I Tell Religious Leaders Who Want Rape Forgiven To ‘Go To Hell – Mrs. Itoro Anaba-Eze

Itoro Anaba-Eze

Call her a freedom fighter or call her a women’s rights activist and you would be right on both counts. Mrs. Itoro Anaba-Eze is anti-rape advocate of national and international repute. In this encounter with The Interview she describes the journey to founding the Mirabel Centre where victims are provided all necessary support to pick up the lives again. It’s a must-read.

You drafted the first ever Domestic Violence Bill in Nigeria and engaged in advocacy campaigns for its passage into law in 12 states and at the National Assembly. What prompted you?

I trained as a lawyer and started work at Vanguard. Then I worked in women’s advocacy with the late Mrs. Bisi Olateru-Olagbegi. After that I went to LEDAP and my responsibility was the women’s programmes. I drafted the Domestic Violence Bill and took it to the National Assembly, followed by the states. In Akwa Ibom, a female legislator challenged me, saying that women would not use the Bill as a tool. I went to the streets to find out what the response would be. While some said they wouldn’t use it, others said they might consider it. Of course, it was new, strange and not culturally correct and all that, so I was not surprised that people said no, I was more interested in the people that said yes. It would be unjust to deny those who want to do something about domestic violence the right to do so.

The Domestic Violence Bill is not a criminal one. It is more for the survivor. There was nothing of the sort at the time and it was necessary to change that. It defines responsibilities for the police. They have a duty to record and assist the survivors of domestic violence, to allow them to get the necessary services and to make referrals. It also empowers the court to make an order for maintenance. In the first instance, it is not about arresting the perpetrator; it’s about keeping the survivor safe. Some aspects of it have been incorporated into the Violence Against Persons Protection Act signed into law by former President Goodluck Jonathan.

Between then and now, what has changed?

There are challenges. How many women are really ready to use it? Will they, for example, take protection order against their husbands? Then also the police – there is a tendency to advise survivors to go home and settle the matter. Then, of course, there are the usual challenges when it comes to women’s issues and the judiciary and the criminal justice system still there. But NGOs are simplifying the law, taking it to communities and talking to people about it. It’s about evaluating it, seeing what the challenges are and seeing how we can better enforce it. That’s also why the Lagos State government has the Domestic and Sexual Violence Response Team. Mirabel Centre is a core member of the team. What the Response Team does is expedite action when such issues come up.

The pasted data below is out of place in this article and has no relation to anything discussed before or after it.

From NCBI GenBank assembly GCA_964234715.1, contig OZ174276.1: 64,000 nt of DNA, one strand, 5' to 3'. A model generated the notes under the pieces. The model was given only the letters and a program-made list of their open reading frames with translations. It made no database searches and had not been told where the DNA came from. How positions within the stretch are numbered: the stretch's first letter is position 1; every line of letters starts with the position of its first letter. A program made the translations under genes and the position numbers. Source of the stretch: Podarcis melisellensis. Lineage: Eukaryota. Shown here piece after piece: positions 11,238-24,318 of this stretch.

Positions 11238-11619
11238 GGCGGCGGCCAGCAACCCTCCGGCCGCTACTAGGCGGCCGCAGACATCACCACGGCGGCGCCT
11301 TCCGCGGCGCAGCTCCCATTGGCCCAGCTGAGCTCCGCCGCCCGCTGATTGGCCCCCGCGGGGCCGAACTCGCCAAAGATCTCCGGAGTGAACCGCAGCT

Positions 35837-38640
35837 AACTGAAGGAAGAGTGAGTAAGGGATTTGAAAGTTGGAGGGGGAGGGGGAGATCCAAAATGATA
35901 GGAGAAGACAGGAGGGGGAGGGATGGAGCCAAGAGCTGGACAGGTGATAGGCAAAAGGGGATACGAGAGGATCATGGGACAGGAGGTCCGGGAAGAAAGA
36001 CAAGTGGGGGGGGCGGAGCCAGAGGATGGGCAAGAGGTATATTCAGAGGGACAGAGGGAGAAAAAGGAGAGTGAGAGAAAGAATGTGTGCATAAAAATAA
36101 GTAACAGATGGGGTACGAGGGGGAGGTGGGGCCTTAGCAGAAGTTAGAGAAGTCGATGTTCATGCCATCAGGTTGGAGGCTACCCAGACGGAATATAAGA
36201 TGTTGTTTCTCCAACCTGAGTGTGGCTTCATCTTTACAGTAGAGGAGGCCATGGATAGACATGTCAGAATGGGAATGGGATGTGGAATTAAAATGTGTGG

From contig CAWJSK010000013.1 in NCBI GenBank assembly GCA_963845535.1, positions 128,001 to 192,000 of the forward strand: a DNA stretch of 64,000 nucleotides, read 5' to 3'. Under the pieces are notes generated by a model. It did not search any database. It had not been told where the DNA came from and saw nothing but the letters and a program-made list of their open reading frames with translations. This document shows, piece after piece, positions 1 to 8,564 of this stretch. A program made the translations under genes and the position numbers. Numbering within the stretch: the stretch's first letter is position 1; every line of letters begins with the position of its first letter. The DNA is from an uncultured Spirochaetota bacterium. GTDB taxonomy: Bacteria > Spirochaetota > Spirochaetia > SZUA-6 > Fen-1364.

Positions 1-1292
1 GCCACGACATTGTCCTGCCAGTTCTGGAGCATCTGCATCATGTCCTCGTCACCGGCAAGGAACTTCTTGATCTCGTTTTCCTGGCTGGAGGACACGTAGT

You also founded Blue Ribbon, first-ever all-male advocacy group campaigning for women’s rights in Nigeria; how did that happen?

Blue Ribbon programme was one of the first programmes that I took up in Legal Defences and Assistance Project (LEDAP.) I came across a White Ribbon campaign in Canada and thought it would be good in Nigeria. I wrote to the Canadian Embassy to have a seminar on the role of men in domestic violence. We invited many people from different backgrounds and that was how we started.

How are the men getting on?

They are getting on well but Blue Ribbon is domesticated in LEDAP and all the information is with them.

Mirabel Centre, the first-ever sexual assault centre in Nigeria, which you co-founded, also turned three recently. How has the journey been so far?

I cannot tell the story of the centre without this story: while we were on Allen Avenue looking for responses about the Domestic Violence Bill, I met two teenagers. Something struck me and I spoke to them. One of the girls had been repeatedly raped by her father and had nowhere to go. I couldn’t let it go. Interestingly, at the same time I was invited by the British Council to attend a seminar in the UK on domestic violence and this included a site visit to St. Mary’s Sexual Assault Referral Centre. When I got there, everything came together for me. I got back and wrote to the British Council that we needed to do something for victims of domestic violence. That was in 2003. It was ten years after that we started. In the years we were trying to set up, we kept talking to donors, updating our knowledge, networking and the rest. I almost gave up, hoping and praying that people would get in touch. Department for International Development (DFID) got in touch and finally we began to believe it would work. They thus became the only funder and committed for three years.

We started with training of doctors and nurses because forensic medical examinations need specific skills. Then on 25th November, the UN Day of Elimination of Violence against Women, we did a public launch.
Last year, we held a conference for just men, entitled “Are you man enough to say no to rape?” Everyone, all the speakers, were men. We wanted them to talk about it and how men can be actively engaged. We need men to come out and speak against rape. It will have an impact.